-w, --workers number_of_workers
number_of_workers is the specification of the number of worker processes to run in parallel to stream the modified blocks of an incremental backup to the restore location. For example, if 4 worker processes are specified, 4 receiver processes on the restore host and 4 streamer processes on the BART host are used. The output of each streamer process is connected to the input of a receiver process. When the receiver gets to the point where it needs a modified block file, it obtains those modified blocks from its input. With this method, the modified block files are never written to the restore host disk. If the -w option is omitted, the default is 1 worker process.
-t, --target-tli timeline_id
timeline_id is the integer identifier of the timeline to be used for replaying the archived WAL files for point-in-time recovery.
-x, --target-xid target_xid
target_xid is the integer identifier of the transaction ID that determines the transaction up to and including, which point-in-time recovery encompasses. Only one of the -x target_xid or the -g target_timestamp option should be included if point-in-time recovery is desired.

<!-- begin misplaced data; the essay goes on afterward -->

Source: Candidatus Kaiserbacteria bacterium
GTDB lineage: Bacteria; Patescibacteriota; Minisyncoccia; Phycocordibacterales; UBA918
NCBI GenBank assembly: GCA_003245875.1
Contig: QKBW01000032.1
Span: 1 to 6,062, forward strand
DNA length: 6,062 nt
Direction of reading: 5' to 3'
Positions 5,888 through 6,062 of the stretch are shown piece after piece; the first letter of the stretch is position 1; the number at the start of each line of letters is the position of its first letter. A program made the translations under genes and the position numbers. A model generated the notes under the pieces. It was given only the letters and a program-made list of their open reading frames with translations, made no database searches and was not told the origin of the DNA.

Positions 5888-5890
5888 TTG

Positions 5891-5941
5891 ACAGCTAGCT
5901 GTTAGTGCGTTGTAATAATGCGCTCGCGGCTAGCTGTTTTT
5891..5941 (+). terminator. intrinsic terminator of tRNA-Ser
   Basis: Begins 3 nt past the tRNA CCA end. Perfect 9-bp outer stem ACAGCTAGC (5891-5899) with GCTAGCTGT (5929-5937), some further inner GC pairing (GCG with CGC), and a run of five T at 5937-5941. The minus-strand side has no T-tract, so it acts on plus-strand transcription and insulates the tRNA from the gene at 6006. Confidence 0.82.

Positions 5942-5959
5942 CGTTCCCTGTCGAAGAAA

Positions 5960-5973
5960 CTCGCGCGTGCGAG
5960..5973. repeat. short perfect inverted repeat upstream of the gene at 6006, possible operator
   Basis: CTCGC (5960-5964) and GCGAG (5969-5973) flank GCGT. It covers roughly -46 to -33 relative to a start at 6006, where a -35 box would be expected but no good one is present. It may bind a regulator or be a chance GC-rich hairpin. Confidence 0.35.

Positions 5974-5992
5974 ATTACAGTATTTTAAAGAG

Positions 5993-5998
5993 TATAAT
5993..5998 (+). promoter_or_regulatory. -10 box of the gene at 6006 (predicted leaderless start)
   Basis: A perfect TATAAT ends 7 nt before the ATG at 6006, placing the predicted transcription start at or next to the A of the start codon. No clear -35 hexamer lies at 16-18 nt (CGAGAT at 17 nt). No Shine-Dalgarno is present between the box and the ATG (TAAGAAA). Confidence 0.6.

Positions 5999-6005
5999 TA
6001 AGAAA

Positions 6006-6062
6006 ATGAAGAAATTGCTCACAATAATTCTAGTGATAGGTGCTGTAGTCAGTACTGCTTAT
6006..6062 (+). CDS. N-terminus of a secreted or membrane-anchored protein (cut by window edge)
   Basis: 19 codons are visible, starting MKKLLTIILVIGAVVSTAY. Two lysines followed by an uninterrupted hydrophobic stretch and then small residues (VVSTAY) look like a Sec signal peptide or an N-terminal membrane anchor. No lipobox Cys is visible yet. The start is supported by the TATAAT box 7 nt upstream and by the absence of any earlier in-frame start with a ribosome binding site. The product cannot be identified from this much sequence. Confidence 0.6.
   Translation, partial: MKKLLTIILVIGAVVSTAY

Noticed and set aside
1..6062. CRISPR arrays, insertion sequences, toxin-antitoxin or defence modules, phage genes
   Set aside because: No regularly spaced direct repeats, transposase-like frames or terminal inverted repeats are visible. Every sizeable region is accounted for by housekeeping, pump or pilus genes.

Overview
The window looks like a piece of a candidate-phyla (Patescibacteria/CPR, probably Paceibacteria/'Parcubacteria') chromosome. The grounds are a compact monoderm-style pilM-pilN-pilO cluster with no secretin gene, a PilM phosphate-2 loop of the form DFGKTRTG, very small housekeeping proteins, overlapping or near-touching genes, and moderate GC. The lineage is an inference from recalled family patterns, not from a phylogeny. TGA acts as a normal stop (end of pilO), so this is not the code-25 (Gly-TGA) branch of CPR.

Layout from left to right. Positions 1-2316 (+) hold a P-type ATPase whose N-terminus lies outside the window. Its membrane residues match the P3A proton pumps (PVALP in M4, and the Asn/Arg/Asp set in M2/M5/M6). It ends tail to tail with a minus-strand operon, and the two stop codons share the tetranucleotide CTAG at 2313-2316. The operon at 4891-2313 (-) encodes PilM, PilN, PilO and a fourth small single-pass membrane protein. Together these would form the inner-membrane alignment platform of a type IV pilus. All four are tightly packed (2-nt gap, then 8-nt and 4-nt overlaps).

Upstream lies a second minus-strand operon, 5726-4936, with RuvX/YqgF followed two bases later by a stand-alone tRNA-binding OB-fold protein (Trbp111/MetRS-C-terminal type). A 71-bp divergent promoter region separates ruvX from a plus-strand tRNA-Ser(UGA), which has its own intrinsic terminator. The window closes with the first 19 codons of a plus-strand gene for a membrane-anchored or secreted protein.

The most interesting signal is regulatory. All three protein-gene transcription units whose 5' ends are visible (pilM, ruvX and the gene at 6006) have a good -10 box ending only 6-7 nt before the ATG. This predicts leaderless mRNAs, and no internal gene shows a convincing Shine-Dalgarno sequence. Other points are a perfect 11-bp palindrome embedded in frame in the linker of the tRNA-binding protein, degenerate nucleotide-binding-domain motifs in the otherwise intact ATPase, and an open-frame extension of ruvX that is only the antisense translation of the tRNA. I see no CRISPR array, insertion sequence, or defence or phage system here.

-g, --target-timestamp target_timestamp
target_timestamp is the timestamp that determines the point in time up to and including, which point-in-time recovery encompasses. Only one of the -x target_xid or the -g target_timestamp option should be included if point-in-time recovery is desired.
-c, --copy-wals
If specified, the archived WAL files are copied from the BART backup catalog to directory restore_path/archived_wals. If BART generates the recovery.conf file for point-in-time recovery, the restore_command retrieves the WAL files from restore_path/archived_wals for the database server archive recovery. If the -c option is omitted and the copy_wals_during_restore parameter in the BART configuration file is not enabled in a manner applicable to this database server, the default action is that the restore_command in the recovery.conf file is generated to retrieve the archived WAL files directly from the BART backup catalog. See sections 4.1 and 4.2.5 for information on the copy_wals_during_restore parameter.
The following example restores database server mktg to the /opt/restore directory up to timestamp 2015-12-15 10:47:00.
The following example performs the RESTORE operation with the copy_wals_during_restore parameter enabled to copy the archived WAL files to the local restore_path/archived_wals directory.